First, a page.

For the past five decades, US presidents have not formally accepted the holy city of Jerusalem as belonging to either Israel or Palestine. The city has deep ties to both Judaism and Islam. This has caused some consternation among Americans who were born in Jerusalem. Like anyone else, they have desired to list their birth city on their passports. The Obama administration denied those requests because no nation has been formally recognized to own the city. Congress responded by getting a statute passed which allows people born in the city to list it on their passports. The statute was challenged before the Supreme Court.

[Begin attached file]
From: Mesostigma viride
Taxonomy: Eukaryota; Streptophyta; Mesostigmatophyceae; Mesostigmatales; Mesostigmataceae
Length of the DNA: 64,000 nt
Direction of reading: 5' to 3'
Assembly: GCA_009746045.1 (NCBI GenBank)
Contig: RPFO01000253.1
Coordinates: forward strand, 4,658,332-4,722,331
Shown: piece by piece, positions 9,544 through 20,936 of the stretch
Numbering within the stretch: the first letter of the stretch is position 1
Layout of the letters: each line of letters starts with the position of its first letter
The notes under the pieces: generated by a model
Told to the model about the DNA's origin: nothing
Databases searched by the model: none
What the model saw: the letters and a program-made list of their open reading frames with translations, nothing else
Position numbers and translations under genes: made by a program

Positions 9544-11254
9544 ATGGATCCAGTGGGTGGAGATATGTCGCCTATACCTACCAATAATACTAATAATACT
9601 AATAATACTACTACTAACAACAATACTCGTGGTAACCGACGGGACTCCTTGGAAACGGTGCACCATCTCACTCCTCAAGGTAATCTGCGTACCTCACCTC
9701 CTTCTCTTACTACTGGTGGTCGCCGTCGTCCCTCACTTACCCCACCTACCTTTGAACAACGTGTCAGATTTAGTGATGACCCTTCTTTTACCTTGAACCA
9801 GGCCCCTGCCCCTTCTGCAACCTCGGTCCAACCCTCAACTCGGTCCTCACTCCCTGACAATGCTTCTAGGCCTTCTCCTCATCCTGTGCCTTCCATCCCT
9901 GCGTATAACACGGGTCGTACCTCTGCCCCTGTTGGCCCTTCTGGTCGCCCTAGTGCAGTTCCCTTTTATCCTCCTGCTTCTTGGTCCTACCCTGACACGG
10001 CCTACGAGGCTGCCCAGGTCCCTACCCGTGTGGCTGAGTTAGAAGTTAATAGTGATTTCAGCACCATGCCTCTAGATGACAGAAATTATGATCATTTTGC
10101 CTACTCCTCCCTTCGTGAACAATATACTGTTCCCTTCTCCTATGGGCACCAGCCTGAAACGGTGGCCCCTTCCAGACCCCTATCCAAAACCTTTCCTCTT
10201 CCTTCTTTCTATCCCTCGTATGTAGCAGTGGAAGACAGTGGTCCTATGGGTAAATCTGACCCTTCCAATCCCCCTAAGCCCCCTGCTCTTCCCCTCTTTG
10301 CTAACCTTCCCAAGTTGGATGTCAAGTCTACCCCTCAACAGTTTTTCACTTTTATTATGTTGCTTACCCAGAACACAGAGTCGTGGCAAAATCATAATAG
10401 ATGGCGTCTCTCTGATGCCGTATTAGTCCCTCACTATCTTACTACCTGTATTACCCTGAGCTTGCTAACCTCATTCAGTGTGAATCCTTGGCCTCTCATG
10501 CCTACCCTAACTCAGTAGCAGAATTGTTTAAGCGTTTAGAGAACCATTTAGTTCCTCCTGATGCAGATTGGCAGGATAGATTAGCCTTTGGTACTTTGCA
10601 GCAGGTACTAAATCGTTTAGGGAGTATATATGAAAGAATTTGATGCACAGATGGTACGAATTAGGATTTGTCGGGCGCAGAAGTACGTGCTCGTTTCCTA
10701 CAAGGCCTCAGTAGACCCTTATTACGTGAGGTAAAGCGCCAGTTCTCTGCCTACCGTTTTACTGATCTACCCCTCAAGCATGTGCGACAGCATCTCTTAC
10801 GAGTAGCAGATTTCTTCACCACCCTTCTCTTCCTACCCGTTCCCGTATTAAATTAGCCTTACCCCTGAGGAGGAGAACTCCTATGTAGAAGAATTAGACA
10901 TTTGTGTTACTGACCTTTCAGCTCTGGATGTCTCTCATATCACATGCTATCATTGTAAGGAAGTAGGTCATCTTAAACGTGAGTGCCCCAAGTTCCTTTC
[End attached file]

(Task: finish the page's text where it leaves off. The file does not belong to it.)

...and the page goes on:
On Tuesday, the high court struck down the congressional statute by a margin of 6-3. The majority ruled that the statute infringed on the president’s right to set foreign policy as guaranteed in the Constitution. The ruling stated that by compelling the president to allow Americans to declare Jerusalem as their birthplace, congress was forcing the chief executive to contradict his own foreign policy. The conservative justices John Roberts, Antonin Scalia, and Samuel Alito disagreed. They argued that just because a person lists Jerusalem as their birthplace, the president was not legally obligated to alter his foreign policy in regards to formally recognizing the city. In short, it was their view that the entire matter was not a big deal. The case was closely followed by constitutional scholars at Skout to see how the court would rule.